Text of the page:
Saturday, March 14, 2009

Buenas Noches Barcelona

Some things we have fine tuned, like finishing the day with a piece of sweet pan pain and a cup of hot chocolate. The city rushes by, and we savor the warm drink... the consistency is like liquid silk, smooth, soothing, luxurious.

The train ride from France was longer, slower, than the ride to France. Have I mentioned this already? Pardon. It took a toll, and the rest of the day we allowed to be a bit slower, a bit easier on the feet. We walked to Las Ramblas, seeking out Golum, but he has gone back to his cavern. We did find the very street where mom saw a scarf she wanted, and we found paella... the best meal of this journey... a seafood and rice paella and with cold beer and pain normal, I could see coming back to eat there again. We meandered some more, until we found our way to the little toy store that is within view of our room. I found a few treasures there, while mom went inside for a rest. I continued my gentle explore, making my way back to @, the Internet cafe where I have had good luck... it's on a small street parallel to the Picasso Museum. So, I posted a long and rambling account of our trip to Avignon, deep thoughts and other musings. My cup of chamomile tea was a nice touch.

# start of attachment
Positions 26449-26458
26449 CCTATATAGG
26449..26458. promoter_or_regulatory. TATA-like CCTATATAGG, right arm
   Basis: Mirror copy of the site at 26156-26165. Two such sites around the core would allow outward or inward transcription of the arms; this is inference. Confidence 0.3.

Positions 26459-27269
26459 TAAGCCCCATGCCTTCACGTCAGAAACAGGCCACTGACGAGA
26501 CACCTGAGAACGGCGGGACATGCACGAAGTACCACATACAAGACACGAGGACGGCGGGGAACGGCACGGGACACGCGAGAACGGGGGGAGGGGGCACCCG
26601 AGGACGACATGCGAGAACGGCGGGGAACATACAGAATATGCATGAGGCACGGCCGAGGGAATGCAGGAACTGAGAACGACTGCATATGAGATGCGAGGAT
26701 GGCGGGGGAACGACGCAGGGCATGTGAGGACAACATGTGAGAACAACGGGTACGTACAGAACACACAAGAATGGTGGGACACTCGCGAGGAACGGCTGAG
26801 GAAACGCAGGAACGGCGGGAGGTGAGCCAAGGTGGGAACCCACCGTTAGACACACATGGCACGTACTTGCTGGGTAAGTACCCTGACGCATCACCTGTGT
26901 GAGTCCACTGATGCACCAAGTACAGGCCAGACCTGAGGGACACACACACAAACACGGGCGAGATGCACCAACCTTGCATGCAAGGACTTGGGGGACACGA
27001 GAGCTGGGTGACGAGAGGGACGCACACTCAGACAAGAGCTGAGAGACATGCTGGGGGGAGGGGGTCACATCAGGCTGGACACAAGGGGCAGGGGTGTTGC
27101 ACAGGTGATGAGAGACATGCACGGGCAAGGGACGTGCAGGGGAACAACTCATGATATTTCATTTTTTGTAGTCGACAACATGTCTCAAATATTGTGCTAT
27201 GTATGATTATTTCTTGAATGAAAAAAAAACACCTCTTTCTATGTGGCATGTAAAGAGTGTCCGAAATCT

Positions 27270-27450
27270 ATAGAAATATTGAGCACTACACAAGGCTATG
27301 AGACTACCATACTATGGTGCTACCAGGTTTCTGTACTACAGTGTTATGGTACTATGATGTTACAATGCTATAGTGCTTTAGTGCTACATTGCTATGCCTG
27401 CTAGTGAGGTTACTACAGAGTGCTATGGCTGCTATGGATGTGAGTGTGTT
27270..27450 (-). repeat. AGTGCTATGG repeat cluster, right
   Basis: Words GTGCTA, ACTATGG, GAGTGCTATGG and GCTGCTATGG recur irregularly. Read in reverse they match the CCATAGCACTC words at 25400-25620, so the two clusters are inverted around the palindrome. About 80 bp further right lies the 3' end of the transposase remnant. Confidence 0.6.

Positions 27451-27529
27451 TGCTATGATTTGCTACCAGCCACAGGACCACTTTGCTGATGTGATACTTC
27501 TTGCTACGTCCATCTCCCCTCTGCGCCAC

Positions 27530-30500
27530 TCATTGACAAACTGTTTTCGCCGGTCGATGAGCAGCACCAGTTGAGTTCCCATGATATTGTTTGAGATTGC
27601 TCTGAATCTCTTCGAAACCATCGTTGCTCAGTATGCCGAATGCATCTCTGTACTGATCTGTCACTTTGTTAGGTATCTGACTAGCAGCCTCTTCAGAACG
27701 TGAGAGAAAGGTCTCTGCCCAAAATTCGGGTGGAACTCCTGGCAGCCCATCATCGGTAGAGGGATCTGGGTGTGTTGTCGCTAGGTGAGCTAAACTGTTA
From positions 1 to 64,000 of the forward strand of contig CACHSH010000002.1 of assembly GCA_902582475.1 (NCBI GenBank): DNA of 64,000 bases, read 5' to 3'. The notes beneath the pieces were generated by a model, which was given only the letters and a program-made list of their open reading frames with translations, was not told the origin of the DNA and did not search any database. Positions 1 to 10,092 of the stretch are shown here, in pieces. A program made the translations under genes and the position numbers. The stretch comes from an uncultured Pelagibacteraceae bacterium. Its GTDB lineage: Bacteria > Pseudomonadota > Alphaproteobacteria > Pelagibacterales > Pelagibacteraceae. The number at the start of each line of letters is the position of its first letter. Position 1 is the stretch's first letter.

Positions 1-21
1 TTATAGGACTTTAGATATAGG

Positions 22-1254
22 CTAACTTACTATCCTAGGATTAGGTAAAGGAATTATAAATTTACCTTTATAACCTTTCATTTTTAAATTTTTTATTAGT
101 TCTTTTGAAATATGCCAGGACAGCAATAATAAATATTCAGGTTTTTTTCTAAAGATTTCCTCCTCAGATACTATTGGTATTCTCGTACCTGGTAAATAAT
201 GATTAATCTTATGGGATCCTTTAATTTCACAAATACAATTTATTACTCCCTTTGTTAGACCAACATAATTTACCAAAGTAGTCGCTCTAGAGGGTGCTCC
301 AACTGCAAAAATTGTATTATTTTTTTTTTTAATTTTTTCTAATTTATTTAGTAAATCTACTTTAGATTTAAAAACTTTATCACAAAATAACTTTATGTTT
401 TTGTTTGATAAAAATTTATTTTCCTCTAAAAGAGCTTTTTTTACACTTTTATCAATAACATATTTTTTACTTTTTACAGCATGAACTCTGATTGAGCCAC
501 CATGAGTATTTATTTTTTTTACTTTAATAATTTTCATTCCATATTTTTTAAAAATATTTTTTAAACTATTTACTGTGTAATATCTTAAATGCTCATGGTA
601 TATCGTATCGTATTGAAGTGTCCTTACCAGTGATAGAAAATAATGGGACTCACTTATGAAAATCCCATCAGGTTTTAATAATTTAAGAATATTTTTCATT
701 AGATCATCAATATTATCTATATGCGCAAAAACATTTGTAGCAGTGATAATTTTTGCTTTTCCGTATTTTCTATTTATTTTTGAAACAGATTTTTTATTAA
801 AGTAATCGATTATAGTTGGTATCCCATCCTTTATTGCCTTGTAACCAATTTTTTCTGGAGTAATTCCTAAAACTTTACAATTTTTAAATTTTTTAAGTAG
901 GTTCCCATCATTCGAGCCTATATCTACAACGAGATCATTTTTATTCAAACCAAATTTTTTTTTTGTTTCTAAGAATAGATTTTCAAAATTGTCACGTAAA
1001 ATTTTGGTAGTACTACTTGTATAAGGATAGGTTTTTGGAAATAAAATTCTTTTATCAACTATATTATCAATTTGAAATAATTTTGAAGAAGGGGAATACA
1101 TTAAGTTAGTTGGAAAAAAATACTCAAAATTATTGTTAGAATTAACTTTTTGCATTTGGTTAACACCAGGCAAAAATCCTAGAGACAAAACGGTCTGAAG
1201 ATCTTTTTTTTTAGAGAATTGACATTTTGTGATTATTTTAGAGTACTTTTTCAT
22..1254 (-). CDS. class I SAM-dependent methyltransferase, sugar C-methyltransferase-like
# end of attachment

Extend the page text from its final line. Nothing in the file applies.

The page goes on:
Finally, my internalized GPS is functioning... I found the same funky hole in the wall where I can call home for eighteen cents a minute... my call home only cost 3Euro, and I am finally caught up with my family. The robot is only in our home during the school day, so that Geoff can resolve some programing issues and better mentor the only programming student in the robotics club. Robotics has continued to be an all consuming activity, something that will probably last until Phoenix next week. Maria asked me to please come home. She told me I have been gone too long... she broke my heart... I so want to be there with her. I love you Maria. The passion that I lack for going away, for adventures abroad... that passion is very strong for my children, for my husband, the things we share and do together, the stories we tell, the songs we sing. I passionately, dearly, look forward to being in their company again.